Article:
FRANKFORT, Ky. - Turns out Hurricane Katrina litigation doesn't end with insurance companies.
Kentucky Attorney General Greg Stumbo on Thursday filed a lawsuit against Marathon Oil Corp., Marathon Petroleum Co. and Speedway SuperAmerica, alleging the three engaged in gouging the cost of gasoline following 2005's two major hurricanes, Katrina and Rita.
Stumbo says the companies overcharged Kentucky consumers more than $89 million during a declared state of emergency.
"The worst thing about the massive overcharging for gasoline is that it took place during a grave national emergency," Stumbo said. "Our nation was rocked by hurricanes Katrina and Rita. It was a time for Americans to pull together but the lure of easy money made Big Oil hold consumers hostage to high prices.
"We all must buy gasoline in order to work, travel, buy food for our families and tend to the needs of our loved ones. Based on an exhaustive review of the evidence we are confident that Marathon's price increases during the emergency period were not justifiable."
Kentucky becomes the first state to charge a major oil refiner with price-gouging, Stumbo said. Marathon is Kentucky's largest wholesale supplier of gasoline.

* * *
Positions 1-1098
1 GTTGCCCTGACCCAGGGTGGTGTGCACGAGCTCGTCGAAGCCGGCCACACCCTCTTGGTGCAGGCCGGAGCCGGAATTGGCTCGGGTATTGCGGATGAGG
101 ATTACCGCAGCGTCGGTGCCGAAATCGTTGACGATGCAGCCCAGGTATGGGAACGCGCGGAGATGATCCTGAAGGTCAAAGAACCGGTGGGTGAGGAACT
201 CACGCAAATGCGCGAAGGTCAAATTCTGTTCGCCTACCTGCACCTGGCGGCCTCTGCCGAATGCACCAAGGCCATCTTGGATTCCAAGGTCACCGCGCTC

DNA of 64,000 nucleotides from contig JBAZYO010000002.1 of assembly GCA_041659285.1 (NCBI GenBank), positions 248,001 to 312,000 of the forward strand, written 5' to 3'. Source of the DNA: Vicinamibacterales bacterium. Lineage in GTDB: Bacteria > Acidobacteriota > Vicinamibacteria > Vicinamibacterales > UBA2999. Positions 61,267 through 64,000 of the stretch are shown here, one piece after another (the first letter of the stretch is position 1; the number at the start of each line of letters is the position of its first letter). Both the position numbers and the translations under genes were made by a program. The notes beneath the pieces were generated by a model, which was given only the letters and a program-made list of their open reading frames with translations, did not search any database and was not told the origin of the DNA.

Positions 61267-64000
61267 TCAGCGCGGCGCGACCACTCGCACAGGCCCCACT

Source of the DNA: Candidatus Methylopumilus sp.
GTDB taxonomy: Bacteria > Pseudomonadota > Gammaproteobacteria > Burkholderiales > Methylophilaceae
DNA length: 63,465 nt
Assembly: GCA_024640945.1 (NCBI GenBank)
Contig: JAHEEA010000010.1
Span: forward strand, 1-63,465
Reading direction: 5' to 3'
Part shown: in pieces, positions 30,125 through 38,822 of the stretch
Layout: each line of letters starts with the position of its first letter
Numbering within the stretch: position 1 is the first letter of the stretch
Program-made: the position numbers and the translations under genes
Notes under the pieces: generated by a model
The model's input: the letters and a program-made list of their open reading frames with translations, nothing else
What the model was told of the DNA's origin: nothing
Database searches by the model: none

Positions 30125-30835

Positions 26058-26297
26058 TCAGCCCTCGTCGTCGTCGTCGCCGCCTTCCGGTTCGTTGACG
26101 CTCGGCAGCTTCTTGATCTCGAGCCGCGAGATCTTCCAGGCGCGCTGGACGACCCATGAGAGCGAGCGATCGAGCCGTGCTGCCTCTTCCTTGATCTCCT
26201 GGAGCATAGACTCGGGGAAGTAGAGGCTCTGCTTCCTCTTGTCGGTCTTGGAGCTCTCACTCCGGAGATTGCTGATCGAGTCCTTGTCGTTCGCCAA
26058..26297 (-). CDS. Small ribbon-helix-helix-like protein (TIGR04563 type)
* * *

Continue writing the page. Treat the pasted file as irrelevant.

Of the more than $89 million allegedly overcharged, Marathon was responsible for $86 million, while Speedway SuperAmerica overcharged an additional $3 million.
When Katrina hit the U.S., Stumbo requested Gov. Ernie Fletcher declare a state of emergency. Fletcher complied.
Stumbo helped push price-gouging legislation in 2004 that says during a declared emergency, "No person shall sell... a good or service...for a price which is grossly in excess of the price prior to the declaration and unrelated to any increased cost to the seller."
"When we proposed this law we could not have known the calamity that would fall before us," Stumbo said.
Stumbo said he received nearly 700 calls from consumers alleging price-gouging. Stumbo has subpoenaed 30 Kentucky retail gas stations and 13 petroleum refiners and suppliers.
"With this suit, I am sending a clear message to gas refiners, wholesalers and retailers that they cannot grossly inflate prices during a crisis. It's just plain wrong and won't be tolerated in Kentucky," Stumbo said.